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Sunday, August 11, 2013

Choosing to live at home or not

Choosing to live at home or not during your post-secondary studies is a very important decision; financially, it may mean the difference between building savings or debts.  However, the choice is not always entirely yours; you may not have much choice.  For example:

-       Some people live far away from any college or university; the commute to and from the closest post-secondary education institution would seriously compromise their ability to study and therefore they need to live closer to campus

-       Some people choose to study a field not offered close to home; for example, there are very few veterinary schools in Canada so most students need to move to attend.

-       Your family situation may prevent you from living at home; some parents ask their children to move out at 18.  Or, if your family is abusive, you may not have the luxury of staying at home.
Before you start looking for other cities to live in, consider relatives and where they live; would it be possible for you to move in with an aunt who lives close to where your program is offered?  Paying rent to a relative will probably be cheaper than the rent paid to a stranger; as well there is the future possibility of a relative renting a room from your family, which will make budgeting for your family easier as well.  And overall, renting a room with a relative will be more physically comfortable than living in cheap student housing.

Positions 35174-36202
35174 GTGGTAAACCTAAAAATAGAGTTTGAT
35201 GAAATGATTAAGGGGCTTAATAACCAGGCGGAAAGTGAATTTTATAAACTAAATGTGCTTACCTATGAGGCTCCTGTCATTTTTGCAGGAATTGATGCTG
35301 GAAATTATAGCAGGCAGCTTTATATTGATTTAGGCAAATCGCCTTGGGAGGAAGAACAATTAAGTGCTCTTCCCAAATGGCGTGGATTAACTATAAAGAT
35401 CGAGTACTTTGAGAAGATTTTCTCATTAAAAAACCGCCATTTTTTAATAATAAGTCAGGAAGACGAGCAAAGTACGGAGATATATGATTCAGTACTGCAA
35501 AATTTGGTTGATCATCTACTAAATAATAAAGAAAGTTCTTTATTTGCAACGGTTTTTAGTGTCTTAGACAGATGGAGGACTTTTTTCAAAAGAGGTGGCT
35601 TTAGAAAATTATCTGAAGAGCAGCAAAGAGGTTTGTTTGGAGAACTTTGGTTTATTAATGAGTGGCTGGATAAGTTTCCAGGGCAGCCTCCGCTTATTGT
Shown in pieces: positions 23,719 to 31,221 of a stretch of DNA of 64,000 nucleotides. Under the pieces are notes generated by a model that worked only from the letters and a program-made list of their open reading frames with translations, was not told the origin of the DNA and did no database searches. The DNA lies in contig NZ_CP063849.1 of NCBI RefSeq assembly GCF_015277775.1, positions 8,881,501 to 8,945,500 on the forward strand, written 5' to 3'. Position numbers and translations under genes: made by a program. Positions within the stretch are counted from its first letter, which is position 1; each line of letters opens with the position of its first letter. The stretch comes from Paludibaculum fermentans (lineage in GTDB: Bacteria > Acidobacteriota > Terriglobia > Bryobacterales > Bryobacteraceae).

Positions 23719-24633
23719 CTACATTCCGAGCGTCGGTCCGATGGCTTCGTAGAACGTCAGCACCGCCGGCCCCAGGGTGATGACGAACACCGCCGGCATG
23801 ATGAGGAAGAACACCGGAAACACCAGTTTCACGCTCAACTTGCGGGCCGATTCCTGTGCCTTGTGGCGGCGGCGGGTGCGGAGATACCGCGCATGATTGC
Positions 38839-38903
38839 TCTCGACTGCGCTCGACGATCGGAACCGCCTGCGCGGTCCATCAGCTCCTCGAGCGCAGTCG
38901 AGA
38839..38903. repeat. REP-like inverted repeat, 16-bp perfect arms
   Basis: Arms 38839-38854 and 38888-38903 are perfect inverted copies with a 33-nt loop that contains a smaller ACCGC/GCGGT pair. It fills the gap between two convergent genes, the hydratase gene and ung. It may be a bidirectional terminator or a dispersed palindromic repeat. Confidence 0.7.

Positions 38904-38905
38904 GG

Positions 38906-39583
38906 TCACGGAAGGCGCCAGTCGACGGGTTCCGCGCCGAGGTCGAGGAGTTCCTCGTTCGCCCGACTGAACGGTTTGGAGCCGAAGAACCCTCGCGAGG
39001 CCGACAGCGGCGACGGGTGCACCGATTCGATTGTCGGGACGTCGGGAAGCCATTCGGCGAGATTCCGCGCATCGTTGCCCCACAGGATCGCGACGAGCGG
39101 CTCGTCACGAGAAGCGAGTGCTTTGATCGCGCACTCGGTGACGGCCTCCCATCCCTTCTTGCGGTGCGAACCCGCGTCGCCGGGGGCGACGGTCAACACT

If you need to study away from home, consider your choice of city as well as your choice of institution (although in the case of veterinary schools, you will not have much choosing to do).  First of all, study carefully traveling between your home town (if you plan to return at all for holidays and summer) and your education town – will you have to fly or can you take the bus? Is the transportation easy or difficult to obtain?  Moving to Toronto from Victoria may seem like a fun idea until you have to pay for airfare whenever you are homesick.  As well, since you will most likely live in an apartment for at least part of your years of study, consider the cost of having to buy most of your furniture because you could not transport it in the back of mom’s mini-van because you choose a university three provinces away.

Also consider how expensive the city itself is: Toronto and Vancouver have exorbitant rent prices.  Winnipeg and Montreal are much cheaper.  Regina may not seem glamorous with its long months of winter, but with cheap rent and food, it may seem like a god-sent for the budget-minded student.  In your calculations of cost-effective cities to live in, consider the price of transit (some universities include free bus passes to its students, but not all), food (especially if you have dietary restrictions), rent, and utilities (lots of heat in Edmonton; not so much in Vancouver).  However, a warm winter coats and snow boots are not deal-breakers: they are a one-time purchase and can easily be less than $200 in total to purchase new.
Finally, look at possible dwellings while studying: is renting a room in a house instead of sharing an apartment possible to decrease the cost of living there? Are there inexpensive apartments to rent close to campus or will you need to commute to find affordable housing? 

Living away from home during your studies will be expensive – there is no doubt about it.  But even within the expensive propositions, there are ways to save by first choosing where you will live wisely.

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